College & Research Libraries News

News from the Field

Mary Ellen Davis

OCLC and WLN begin merger talks

OCLC and WLN have signed a letter of intent that could lead, following negotiations, to the merger of WLN and OCLC.

WLN, a nonprofit corporation, serves 550 libraries in the Pacific Northwest region of the United States and Canada from its office in Lacey, Washington. OCLC is a nonprofit corporation in Dublin, Ohio, that serves over 30,000 libraries in 65 countries.

If negotiations are successful, the merger would result in the following: WLN users would migrate to OCLC cataloging and resource-sharing services and the WLN union catalog would be merged with WorldCat (the OCLC Online Union Catalog); WLN full member libraries would become OCLC general members; WLN would continue its MARS Authority Control, Collection Analysis, and bibliographic services; the WLN office would continue to be based in Lacey and become an OCLC/WLN Service Center; WLN’s Information Technology Research and Development staff would remain at the OCLC/WLN Service Center to supplement OCLC’s research and development.

The parties hope to conclude an agreement and complete the transaction by early 1999.

Europeans join efforts to expand competition in journal publishing

The Scholarly Publishing & Academic Resources Coalition (SPARC) and the Royal Society of Chemistry (RSC), based in the United Kingdom, have agreed to collaborate on a series of new high-quality, peer-reviewed electronic journals that will be offered at prices far below those of competing commercially published journals. SPARC also announced it will be represented in the UK and Ireland by the Standing Conference of National & University Libraries (SCONUL), which includes 129 libraries an has an affiliation with Denmark’s Conference of Directors of Research Libraries, an organization of 12 major libraries.

PhysChemComm, the first project of the SPARC-RSC partnership, provides rapid communication of articles in physical chemistry. With a 1999 price tag of $353 (200 Pounds Sterling) for site-wide institutional online access, it competes with a commercial title priced at over $8,000. The RSC title is an all-elec- tronic journal providing double referring, an international team of editors, searchable full text, multimedia presentation features, and Web availability.

A ceremony on September 23 commemorating the 25th anniversary of the Academy's Nimitz Library featured several speakers, including Vice Admiral John R. Ryan, Superintendent, United States Naval Academy (shown above), and Brig. General Vernon R. Tate (USAF, Ret.) whose father served as Librarian from 1956-66. Tate presented a plaque honoring the contributions of the library staff since the Academy's founding in 1845. The three-day celebration also featured a presentation on electronic journals by Peter Boyce, American Astronomical Society, and a faculty discussion of the roles of libraries in their teaching and research. A history of libraries at the Academy and the schedule of events for the celebration may be found at http://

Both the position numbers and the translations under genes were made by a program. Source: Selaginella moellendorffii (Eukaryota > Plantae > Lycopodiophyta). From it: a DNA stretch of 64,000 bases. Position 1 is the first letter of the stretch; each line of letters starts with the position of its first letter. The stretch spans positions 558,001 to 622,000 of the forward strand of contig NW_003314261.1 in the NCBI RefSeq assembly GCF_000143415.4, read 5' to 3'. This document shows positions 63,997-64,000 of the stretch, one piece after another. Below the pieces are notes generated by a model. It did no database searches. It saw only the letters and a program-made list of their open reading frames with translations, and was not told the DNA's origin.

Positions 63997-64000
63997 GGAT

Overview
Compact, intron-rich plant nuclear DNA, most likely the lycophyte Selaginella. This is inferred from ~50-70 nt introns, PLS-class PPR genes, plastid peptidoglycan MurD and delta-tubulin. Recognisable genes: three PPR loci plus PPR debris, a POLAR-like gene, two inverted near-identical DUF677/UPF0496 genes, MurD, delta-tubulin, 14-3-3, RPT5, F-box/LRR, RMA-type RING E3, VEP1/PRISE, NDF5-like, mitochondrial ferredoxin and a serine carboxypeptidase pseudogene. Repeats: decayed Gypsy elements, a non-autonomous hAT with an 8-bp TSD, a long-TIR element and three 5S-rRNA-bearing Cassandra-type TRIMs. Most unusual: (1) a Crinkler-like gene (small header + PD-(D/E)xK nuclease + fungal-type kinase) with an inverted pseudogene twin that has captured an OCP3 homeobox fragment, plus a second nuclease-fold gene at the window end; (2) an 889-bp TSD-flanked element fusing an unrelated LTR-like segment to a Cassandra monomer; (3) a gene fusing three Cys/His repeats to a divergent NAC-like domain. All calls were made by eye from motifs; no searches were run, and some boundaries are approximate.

“Over more than a decade now, journal price increases have far outpaced expansion in the amount of research disseminated,” said SPARC Chair Ken Frazier, director of the University of Wisconsin Libraries. “Industry consolidation has given a few major commercial publishers a free hand to do as they wish in most areas of science. By working with partners such as the Royal Society of Chemistry, SPARC supports buyer choices and a free marketplace.”

SPARC’s membership has grown more than 50 percent since June 1998 to 114 member libraries and consortia. ACRL is an affiliate member of SPARC.

Kranich, Schmidt to compete for ALA presidency

Nancy Kranich, associate dean at New York University’s Bobst Library, and C. James Schmidt, university librarian at San Jose State University, have accepted nominations to compete for the 2000-2001 ALA presidency.

Kranich currently chairs ALA’s Legislation Committee and recently completed a four-year term as a member of the ALA Executive Board and Council.

Schmidt is a former chair of the ALA Intellectual Freedom Committee and the Committee on Accreditation. He has also served on the Library and In- formation Technology Association’s Technology and Ac- cess Committee and on the New England Library Network Board of Directors.

The mail ballot election will be held in the spring. The win- ner will serve as vice-president/ president-elect in 1999-2000 prior to becoming ALA’s high- est elected official in 2000-2001.

George Washington University joins ARL

George Washington University Li- braries (GW) were selected for membership in the Association of Research Libraries (ARL) on October 16, 1998.

GW librarian Jack Siggins notes that, “One of the advantages of member- ship in the ARL is the recognition of GW as the major research center it is.” He also points out that membership in ARL will benefit both fac- ulty and students at GW because it will mean greater access to library resources through ARL reciprocal arrangements, and he believes mem- bership will foster cooperative development projects between GW and other ARL mem- bers.

ACRL 1998 President's Program videos available

A three-videotape set of the proceedings of the 1998 ACRL President’s Program, “The Value of Values: Changes and Continuities as We Face the New Millennium,” is available via interlibrary loan from ALA.